February 21, 2018
Savoury Bakes
Family Verdict:


175 grams dried chickpeas, soaked overnight

1grated onion

2 tbsps chopped coriander

1 tsp finely grated ginger

1 teaspoon fine salt

1/2 tsp ground black pepper

1/8 tsp baking powder

pinch of smoked paprika

Oil for frying

To serve

Wholewheat pitta bread

salad of choice ( I used finely sliced white cabbage and carrot as it is winter)

1 tbsp tahini

2 tbsp water

1/2 tsp lemon juice

inch of salt

  1. Drain the soaked chickpeas and tip into a food processor. Pulse them so as to chop them very coarsely, allowing the skins to separate. Once the peas are cracked and the skins loose, pour them back into a large bowl and cover with fresh water. Swish the peas around so that the loosened skins float to the surface. Either skim them off or pour them away with some of the water. refresh the water and repeat until most of them have been washed away. It is worth spending a little time on this as it makes a difference to the end result.
  2. Tip the remaining peas into a seive and allow to drain for 30 mins or so
  3. Put the remaining fritter ingredients into the bowl of a food processor and tip in the drained chickpeas. Pulse to combine and chop the mixture until the chickpeas resemble coarse sand. At that point, try to form a ball from the mixture by squeezing a spoonful together in your hand. If it holds together you are ready for the next stage. If it does not, chop a little more, and repeat the test until it does. You want texture left in the chickpeas though.
  4. You can leave this mixture to rest for 2-8 hours in the fridge. I was hungry though and pressed on after 30 mins, and it doesnt appear to have had any bad consequences.
  5. Scoop a tablespoon of the mixture into your hand and squeeze/form it into a ball - you should squeeze out some of the residual liquid in doing this.Once the ball is holfding together put it on a plate covered with baking parchment
  6. Heat sufficient oil in a deep pan to allow the balls to "float" in it when you are cooking them. Heat the oil to 375F. Lower in 2 or 3 balls at a time with a slotted spoon and then use the spoon to ocassionally turn the balls as they cook. It will take 2-3 mins to render them a gorgeous crunch deep brown colour.
  7. Remove the felafel to a wire cooling rack.Repeat until all are cooked.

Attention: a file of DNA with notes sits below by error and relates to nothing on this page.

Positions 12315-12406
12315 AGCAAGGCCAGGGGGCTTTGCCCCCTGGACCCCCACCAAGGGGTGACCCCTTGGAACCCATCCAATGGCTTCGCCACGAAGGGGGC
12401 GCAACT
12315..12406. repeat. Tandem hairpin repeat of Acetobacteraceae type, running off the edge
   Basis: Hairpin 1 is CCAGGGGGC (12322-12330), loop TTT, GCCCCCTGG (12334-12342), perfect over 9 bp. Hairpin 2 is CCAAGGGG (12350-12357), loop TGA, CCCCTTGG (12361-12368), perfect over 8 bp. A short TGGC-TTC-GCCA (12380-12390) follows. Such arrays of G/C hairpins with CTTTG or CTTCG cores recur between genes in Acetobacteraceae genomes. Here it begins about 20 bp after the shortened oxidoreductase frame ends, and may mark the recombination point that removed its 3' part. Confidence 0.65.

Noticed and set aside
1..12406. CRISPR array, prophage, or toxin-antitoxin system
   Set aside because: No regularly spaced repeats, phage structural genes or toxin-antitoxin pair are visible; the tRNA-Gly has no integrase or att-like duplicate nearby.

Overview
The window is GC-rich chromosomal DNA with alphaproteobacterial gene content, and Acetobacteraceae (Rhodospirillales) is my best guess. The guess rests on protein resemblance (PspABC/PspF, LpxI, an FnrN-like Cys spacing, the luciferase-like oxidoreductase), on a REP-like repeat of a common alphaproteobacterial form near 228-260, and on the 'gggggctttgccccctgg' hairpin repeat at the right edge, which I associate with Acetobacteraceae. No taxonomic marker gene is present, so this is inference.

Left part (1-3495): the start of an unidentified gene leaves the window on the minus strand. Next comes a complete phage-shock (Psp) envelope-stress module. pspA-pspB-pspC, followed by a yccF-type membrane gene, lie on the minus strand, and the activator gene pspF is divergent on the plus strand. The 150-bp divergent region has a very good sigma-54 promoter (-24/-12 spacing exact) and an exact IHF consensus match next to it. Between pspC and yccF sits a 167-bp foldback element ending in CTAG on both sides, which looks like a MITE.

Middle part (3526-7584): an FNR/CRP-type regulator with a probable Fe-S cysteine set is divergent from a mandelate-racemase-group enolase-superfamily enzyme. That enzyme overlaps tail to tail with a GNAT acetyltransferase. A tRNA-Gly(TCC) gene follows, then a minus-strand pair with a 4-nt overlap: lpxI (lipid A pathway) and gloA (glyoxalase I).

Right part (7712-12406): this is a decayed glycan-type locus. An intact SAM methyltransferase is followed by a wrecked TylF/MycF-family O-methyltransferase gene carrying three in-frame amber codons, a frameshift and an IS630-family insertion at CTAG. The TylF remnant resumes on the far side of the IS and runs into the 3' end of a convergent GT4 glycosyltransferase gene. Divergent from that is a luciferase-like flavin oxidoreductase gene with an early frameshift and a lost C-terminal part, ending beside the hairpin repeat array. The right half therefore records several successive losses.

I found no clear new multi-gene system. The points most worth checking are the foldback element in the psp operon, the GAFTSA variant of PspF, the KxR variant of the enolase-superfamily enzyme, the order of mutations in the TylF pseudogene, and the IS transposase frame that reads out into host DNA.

8. To serve, toast the pitta bread and split open. Add a layer of salad, 3 or 4 felafel and more salad on top. Drizzle over a tahini sauce made my mixing the tahini with water, lemon juice and a little salt to give a single cream like consistency.


I have a long long love affair with Felafel. I first encountered it in 1984 when I was in Egypt on holiday - I was a student on a tight budget travelling with some friends and street food was the order of the day. Putting the risk of food poisoning to one side, we figured a vegetable based food would be safer (I swear we ate camel at one point...) and so felafel became our default food throughout Egypt, across the Sinai and into Israel. Luckily the Israelis were as big fans and again there were street vendors all over the place. From distant memory the Israeli version was different, bigger with more salad tucked into the pitta pocket you need to serve them.

I have tried felafel since in many places and love it for the crispness, taste and texture. Tucked into a toasted pitta bread with some crunchy salad or slaw, drizzled with tahini sauce it is savoury and delicious. If you have never tried it, please do. If you have tried to make it at home before (which I have) then this is actually a recipe that works - or at least it did today. Typically the problem with home made felafel is that they dissolve when you fry them, turning into a yellow-green mush that has no self-respect and absolutely no ability to be eaten as nature intended.

This recipe involves removing the Chickpea skins which re apparently responsible for the mixture falling apart normally. With theskins removed (not so difficult, but a little time consuming) then the resulting mixture can be squeezed together into balls which hold onto their shape when cooked. Perfect. I got this recipe from the Sullivan Street Bakery Book, which is turning out to be pretty good.. He calls them Chickpea fritters (Panelle) but I am happy that they are a kind of Felafel.....I have used it to make some sourdough Pane Pugliese which went well, and have a wholewheat sourdough fermenting as we speak. Will let you know.

Incidentally I made these myself for myself one lunchtime, so the score is mine. I will try them on the Offspring in due course - especially as the Eldest is currently vegetarian for lent.Maybe I should point her at the recipe - although she is in college at the moment, so I guess not actually cooking. Oh well, maybe next year.

Incidentally this made about 12 felafel

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